Medical Harm Now Third Leading Cause of Death

04.13.2010 - Value Based Purchasing

Much still needs to be done with patient safety—especially in light of the fact that medical related harm as a cause of death in the U.S. has gone up from the eighth leading cause in 1999 to the third leading cause currently, according to the National Quality Forum (NQF).

Nearly 15 million instances of medical harm occur annually in the U.S. The costs associated with medical harm have been estimated to cost between $17 billion and $29 billion per year in healthcare expenses, lost worker productivity, lost income, and disability, according to NQF.

NQF has released its fourth updated edition of its Safe Practices for Better Healthcare manual. The 34 endorsed safety practices included in the manual—ranging from surgical site infections prevention to informed consent to medication reconciliation—have some slight changes from the previous year.

The release of the report was announced Monday in Washington, D.C., by actor Dennis Quaid whose newborn twins accidentally received very high doses of the blood-thinner Heparin shortly after the were born in 2007. Quaid, who subsequently went on to create a foundation focused on patient safety, cited the need for more technology to alleviate errors. (The foundation has since merged with the Texas Medical Institute of Technology safety program.)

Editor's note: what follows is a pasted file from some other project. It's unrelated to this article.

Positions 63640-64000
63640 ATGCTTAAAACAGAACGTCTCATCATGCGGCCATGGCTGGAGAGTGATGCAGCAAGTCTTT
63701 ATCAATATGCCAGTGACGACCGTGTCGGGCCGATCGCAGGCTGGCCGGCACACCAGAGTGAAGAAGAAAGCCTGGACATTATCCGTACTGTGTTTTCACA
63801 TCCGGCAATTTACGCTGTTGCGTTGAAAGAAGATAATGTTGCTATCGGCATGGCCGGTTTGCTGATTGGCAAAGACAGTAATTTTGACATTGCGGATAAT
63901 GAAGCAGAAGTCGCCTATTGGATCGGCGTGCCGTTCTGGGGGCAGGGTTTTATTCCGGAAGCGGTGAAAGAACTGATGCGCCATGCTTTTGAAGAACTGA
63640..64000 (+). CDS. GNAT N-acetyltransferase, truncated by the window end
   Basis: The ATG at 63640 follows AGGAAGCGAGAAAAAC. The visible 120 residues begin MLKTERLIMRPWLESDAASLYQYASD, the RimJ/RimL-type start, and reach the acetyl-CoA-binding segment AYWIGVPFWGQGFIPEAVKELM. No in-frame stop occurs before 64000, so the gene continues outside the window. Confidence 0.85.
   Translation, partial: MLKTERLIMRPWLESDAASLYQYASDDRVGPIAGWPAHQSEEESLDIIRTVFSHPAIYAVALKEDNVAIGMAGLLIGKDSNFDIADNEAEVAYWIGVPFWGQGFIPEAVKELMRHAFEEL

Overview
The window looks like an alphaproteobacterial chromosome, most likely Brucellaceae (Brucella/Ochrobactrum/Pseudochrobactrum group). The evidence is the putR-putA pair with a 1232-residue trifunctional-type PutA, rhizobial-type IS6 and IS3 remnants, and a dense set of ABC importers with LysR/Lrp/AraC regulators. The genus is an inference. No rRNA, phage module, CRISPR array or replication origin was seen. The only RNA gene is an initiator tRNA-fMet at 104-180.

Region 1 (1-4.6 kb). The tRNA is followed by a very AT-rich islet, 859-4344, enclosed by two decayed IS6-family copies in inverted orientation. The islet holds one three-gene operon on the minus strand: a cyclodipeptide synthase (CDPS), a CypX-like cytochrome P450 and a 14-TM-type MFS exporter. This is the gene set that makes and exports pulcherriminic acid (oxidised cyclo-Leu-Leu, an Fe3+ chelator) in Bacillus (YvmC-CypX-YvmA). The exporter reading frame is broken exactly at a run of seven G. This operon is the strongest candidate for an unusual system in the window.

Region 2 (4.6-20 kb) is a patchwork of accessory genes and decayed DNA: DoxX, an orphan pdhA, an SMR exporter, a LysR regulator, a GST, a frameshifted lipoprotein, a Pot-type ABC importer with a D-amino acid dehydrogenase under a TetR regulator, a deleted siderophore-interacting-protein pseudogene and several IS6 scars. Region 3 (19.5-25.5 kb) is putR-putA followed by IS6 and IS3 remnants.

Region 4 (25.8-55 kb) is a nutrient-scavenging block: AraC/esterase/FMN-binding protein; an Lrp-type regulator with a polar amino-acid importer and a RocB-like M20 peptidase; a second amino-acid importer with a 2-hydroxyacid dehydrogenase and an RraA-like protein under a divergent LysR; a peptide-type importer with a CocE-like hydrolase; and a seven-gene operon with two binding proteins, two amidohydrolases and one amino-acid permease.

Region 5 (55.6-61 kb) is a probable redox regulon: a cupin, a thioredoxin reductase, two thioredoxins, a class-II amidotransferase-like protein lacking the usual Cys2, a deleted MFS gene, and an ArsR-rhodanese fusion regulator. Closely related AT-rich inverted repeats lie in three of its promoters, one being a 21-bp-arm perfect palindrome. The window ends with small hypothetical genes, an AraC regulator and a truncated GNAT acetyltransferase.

"All humans make mistakes. Human error combined with systems failures causes the majority of harm due to medical accidents," Quaid said. "I'm an actor. If I make a mistake, I have take two or take three or four or 37. Believe me, I've been there. But if a caregiver makes a mistake it can mean somebody's life."

"Hospital staff more often than not are working without a safety net. [They are] working sometimes double shifts and expected to make crucial decisions with clarity and judgment for every patient in their care—often without any backup expect the overworked caregiver working beside them," he said.

He called for closer attention to be paid to innovative technologies that can help caregivers. "Healthcare needs more of what the airline industry figured out a long time ago: Safety-centered design and technological backup [is needed] for human-factors related error," he said. These are technologies such as barcode systems, smart infusion pumps, and computer physician order entry.

"It is time to make a call to action to encourage policy makers to tie the NQF's safe practices to healthcare reform," he said. "Challenge hospital leaders to adopt them and ask the public to demand them."

In the latest manual, 34 practices are organized into seven functional categories for improving patient safety:

  • Creating and sustaining a culture of safety informed consent, life sustaining treatment, disclosure, and care of the caregiver
  • Matching healthcare needs with service delivery capability
  • Facilitating information transfer and clear communication
  • Medication management
  • Prevention of healthcare associated infections
  • Condition and site specific practices

The 2010 manual also includes contributions from patient advocate experts on "examples of the themes that are believed to be important for patients and families to consider during their healthcare encounters."